times RAM for paging space.  For example, a 1GB database server running
on a 6000 with 256MB of RAM, and only running about 50MB of "working"
storage does not need 512MB of paging space, or even 256MB.  They only
need the amount of paging space that will allow all their working
storage to be paged out to disk.  This is because the 1GB database is
mostly "persistent storage", and will require little or no paging space. 
Excessive paging space may simply mean wasted disk space.  However,
avoid insufficient paging space.  Tip: Don't have more than one paging
space per disk.  Tip: Put lots of RAM in your system - it will use it.

3. Why does vmstat show no free RAM pages?

AIX uses RAM as a possibly huge disk buffer.  If you read a file in the
morning, that file is read into RAM, and left there.  If no other
programs need that RAM, that file will be left in RAM until the machine
is halted.  This means that if you need the file again, access will be
quick.  If you need that RAM, the system will simply use the pages the
file were using. The pages were flushed back to disk earlier.  This
means that you can get a huge speedup in disk access if you have enough
RAM.  For example, a 200MB database will just ease into RAM if you have
a 256MB system.

4. Since vmstat shows no free RAM pages, am I out of RAM?

Probably not. Since disk files will be "mapped" into RAM, if vmstat
shows lots of RAM pages FREE, then you probably have too much RAM (not
usual on a RISC System/6000)!

5. Shouldn't the "avm" and the "fre" fields from vmstat add up to something?

No. The "avm" field tells you how much "Active Virtual Memory" AIX
thinks you are using. This will closely match the amount of paging
space you are using. This number has *ABSOLUTELY* nothing to do with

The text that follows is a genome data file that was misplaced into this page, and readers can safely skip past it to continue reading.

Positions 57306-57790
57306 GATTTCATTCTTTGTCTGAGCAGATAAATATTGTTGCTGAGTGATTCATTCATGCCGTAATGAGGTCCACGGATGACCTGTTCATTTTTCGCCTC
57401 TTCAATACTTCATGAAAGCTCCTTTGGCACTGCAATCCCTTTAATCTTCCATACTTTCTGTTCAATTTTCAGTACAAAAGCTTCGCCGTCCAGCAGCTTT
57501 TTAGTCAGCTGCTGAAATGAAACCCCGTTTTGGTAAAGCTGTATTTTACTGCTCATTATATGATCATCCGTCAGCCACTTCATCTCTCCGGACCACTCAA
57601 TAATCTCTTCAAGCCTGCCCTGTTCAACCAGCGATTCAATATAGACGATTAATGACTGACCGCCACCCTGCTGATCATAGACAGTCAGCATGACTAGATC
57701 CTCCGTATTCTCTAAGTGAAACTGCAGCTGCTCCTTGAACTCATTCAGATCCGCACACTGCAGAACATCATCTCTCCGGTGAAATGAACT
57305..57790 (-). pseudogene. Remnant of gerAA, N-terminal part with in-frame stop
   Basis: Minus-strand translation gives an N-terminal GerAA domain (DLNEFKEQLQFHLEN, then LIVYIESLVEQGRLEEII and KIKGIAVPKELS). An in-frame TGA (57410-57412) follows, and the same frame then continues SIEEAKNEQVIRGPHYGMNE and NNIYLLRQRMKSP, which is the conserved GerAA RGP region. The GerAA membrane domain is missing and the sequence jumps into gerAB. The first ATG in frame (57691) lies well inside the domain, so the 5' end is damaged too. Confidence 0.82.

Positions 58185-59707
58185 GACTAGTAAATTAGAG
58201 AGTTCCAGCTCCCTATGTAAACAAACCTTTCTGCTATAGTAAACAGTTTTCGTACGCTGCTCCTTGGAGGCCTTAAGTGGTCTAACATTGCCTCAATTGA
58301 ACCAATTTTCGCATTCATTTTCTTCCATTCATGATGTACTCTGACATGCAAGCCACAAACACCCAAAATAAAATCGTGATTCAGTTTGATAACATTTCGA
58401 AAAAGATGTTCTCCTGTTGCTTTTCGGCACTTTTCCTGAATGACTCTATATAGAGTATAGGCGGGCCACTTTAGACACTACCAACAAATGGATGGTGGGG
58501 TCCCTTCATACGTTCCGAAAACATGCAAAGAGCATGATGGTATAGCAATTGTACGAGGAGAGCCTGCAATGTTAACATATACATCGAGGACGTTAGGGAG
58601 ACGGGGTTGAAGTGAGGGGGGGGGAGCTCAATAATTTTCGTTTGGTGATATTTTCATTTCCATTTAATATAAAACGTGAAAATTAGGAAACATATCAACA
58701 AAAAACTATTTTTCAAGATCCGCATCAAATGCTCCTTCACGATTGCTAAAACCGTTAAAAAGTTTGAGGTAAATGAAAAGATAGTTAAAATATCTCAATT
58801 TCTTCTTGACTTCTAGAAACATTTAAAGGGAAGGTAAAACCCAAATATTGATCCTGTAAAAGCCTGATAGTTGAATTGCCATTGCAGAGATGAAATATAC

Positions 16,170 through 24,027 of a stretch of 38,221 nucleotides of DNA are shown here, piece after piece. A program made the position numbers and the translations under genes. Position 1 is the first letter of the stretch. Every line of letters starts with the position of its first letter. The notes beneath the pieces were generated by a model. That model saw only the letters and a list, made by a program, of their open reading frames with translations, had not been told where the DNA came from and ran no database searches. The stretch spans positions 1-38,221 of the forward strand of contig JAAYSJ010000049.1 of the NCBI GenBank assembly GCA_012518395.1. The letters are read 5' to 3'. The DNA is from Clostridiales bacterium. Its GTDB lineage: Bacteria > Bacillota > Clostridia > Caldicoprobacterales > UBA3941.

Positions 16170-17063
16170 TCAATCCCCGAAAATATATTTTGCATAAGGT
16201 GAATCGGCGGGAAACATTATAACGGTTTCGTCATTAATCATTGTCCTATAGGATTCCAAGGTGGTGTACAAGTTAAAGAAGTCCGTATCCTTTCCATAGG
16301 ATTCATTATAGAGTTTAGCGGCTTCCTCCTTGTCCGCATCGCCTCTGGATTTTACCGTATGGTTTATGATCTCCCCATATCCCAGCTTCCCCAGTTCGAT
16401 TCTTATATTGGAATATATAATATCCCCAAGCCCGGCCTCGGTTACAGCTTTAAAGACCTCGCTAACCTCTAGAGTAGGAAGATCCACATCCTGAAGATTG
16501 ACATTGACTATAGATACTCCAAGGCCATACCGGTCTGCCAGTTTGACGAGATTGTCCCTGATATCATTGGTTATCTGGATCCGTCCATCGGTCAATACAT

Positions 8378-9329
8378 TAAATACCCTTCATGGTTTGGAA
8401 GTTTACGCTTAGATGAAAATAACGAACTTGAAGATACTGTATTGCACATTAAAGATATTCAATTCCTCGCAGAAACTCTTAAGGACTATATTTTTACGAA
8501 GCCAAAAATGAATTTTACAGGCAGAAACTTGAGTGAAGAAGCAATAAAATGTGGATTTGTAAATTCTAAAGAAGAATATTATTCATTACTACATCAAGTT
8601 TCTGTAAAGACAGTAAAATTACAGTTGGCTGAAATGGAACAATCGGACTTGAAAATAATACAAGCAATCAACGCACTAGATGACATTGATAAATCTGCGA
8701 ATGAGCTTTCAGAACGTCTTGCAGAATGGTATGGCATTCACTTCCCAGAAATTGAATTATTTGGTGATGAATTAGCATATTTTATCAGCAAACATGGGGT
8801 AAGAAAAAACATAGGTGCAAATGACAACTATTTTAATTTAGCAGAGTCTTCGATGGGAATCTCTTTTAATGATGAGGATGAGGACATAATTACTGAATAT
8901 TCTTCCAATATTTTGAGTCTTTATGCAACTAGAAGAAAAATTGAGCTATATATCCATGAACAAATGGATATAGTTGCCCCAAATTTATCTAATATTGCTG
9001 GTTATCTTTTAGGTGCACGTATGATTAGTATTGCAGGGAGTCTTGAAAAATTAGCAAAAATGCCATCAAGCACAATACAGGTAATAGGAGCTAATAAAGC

the amount of RAM you are using, and does *NOT* include your mapped
files (disk files).  The amount of RAM can be determined with
/usr/sbin/bootinfo -r

6. Why does the "fre" field from vmstat sometimes show lots of free
   RAM pages?

This will happen after an application that used a lot of RAM via
"working" storage (not NFS storage, and not disk file or "persistent"
storage) exits. When RAM pages that were used by working storage (a
program's stack and data area) are no longer needed, there is no need to
leave them around. AIX completely frees these RAM pages. The time to
access these pages versus a RAM page holding a "sync'd" mapped file is
almost identical. Therefore, there is no need to periodically "flush" RAM.

7. Is the vmstat "fre" field useful?

The vmstat "fre" field represents the number of free page frames.  If
the number is consistently small (less than 500 pages), this is normal. 
If the number is consistently large (greater than 4000 pages), then you
have more memory than you need in this machine.

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Top Document: comp.unix.aix Frequently Asked Questions (Part 2 of 5)
Previous Document: 1.212: How do I speed up backups to DLT tapes?
Next Document: 1.301: How much should I trust the ps memory reports?

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Last Update March 27 2014 @ 02:11 PM